When I visited Bucharest, Romania, I was stunned by the pervasiveness of stray dogs. The former Eastern Bloc capitol was home to thousands of strays, and they moved in packs, just like wild wolves. They were actually sort of scary, and many people warned me to be careful of them.
Those strays were in the middle of the slow process of going from domesticated to wild, something that’s been happening to stray dogs in Moscow for a century and a half. In fact the stray dog population of Moscow has begun to take on its own particular look, and the dogs have truly adapted to life on the streets of a big city. In fact some of them have learned to ride the subway.
Out of 35,000 or so stray dogs in Moscow a few hundred have become committed subway dwellers, and of that group a smaller number have learned to actually ride the trains. By which I mean they get on at their station, ride for a while and then get off at another station that is also part of their ‘territory.’
“They orient themselves in a number of ways,” Andrei Neuronov, an animal behavior and psychology specialist, told the Financial Times earlier this year. “They figure out where they are by smell, by recognising the name of the station from the recorded announcer’s voice and by time intervals. If, for example, you come every Monday and feed a dog, that dog will know when it’s Monday and the hour to expect you, based on their sense of time intervals from their biological clocks.”
These subway dogs exist in an almost perfect stasis between wild and domesticated; very comfortable around people the subway dogs seem to be okay with just plopping down amidst a jam packed group of commuters and snoozing. The dogs will ignore most people, but seem to have an innate sense of who to target when begging.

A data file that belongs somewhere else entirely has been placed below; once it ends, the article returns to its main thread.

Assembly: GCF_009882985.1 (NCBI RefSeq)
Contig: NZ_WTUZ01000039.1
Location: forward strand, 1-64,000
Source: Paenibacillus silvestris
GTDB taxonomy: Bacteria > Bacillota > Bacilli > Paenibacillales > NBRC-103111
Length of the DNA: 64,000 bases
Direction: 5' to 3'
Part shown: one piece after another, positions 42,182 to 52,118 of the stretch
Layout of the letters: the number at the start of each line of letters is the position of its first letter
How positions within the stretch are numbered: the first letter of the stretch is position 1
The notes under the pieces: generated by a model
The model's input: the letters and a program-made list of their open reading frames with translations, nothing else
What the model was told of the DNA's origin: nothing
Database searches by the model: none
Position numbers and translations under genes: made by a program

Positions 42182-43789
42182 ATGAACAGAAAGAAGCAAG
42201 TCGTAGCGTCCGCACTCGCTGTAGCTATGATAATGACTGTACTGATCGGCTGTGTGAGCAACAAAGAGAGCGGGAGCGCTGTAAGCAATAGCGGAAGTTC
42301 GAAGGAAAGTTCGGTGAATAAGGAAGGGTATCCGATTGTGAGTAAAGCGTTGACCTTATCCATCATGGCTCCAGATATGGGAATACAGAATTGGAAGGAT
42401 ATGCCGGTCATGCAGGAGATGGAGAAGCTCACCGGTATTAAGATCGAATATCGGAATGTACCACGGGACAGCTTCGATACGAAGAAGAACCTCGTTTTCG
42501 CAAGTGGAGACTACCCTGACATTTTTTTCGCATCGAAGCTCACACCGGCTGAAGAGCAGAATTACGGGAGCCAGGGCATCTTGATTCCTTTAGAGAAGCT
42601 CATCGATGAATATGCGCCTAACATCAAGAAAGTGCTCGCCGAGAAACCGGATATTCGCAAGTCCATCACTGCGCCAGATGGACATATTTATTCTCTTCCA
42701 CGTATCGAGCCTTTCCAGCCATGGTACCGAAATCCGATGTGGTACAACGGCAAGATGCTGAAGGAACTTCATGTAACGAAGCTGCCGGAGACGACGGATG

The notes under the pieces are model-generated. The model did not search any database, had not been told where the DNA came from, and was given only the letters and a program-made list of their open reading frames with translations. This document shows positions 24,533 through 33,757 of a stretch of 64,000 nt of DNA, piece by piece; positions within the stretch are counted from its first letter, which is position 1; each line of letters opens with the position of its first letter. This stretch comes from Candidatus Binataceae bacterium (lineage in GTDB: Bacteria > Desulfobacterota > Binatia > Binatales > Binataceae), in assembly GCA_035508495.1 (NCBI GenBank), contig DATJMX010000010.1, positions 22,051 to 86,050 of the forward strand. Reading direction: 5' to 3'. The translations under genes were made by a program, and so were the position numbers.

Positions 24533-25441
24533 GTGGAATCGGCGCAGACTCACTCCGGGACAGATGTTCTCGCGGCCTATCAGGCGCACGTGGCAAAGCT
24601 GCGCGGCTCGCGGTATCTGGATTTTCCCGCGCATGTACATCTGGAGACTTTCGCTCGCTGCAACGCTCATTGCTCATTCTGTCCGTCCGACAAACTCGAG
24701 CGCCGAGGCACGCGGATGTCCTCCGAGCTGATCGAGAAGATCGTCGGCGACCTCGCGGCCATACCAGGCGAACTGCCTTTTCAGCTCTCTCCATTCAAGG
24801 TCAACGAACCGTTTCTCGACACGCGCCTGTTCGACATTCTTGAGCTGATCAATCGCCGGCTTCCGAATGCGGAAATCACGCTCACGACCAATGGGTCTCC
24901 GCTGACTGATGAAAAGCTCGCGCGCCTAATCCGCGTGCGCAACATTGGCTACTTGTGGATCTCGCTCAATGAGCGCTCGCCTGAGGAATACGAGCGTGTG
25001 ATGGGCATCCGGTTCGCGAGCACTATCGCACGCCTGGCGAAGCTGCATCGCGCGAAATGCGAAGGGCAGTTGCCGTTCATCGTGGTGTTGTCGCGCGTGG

Andrei Poyakarv, a wolf expert, has been studying the strays of Moscow for decades and has split them into four groups. The subway dogs are an offshoot of the beggar types. From the Financial Times:
“These are the beggars and they are excellent psychologists.” He gives as an example a dog that appears to be dozing as throngs of people walk past, but who rears his head when an easy target comes into view: “The dog will come to a little old lady, start smiling and wagging his tail, and sure enough, he’ll get food.” These dogs not only smell who is carrying something tasty, but sense who will stop and feed them.
The other groups he has identified are the guard dogs, who are most close to being domesticated. They tend to hang around enclosed areas and do ‘work’ for the local guards, who reward them with food. There are also scavengers, who aren’t afraid of people but who have little interest in them beyond eating their trash. And then there are the wild dogs, who are nocturnal and keep to empty industrial areas and wooded parks and are closest to wolves.
There’s a lot that’s interesting about Moscow’s strays, but the subway dogs really capture my imagination. Seeing a species adapt to their surroundings in such a way is thrilling. Dogs that ride the subway system - there’s something two days in the future about that. I’ve been watching the sure signs of the decay of human civilization lately, and this is the most adorable one yet.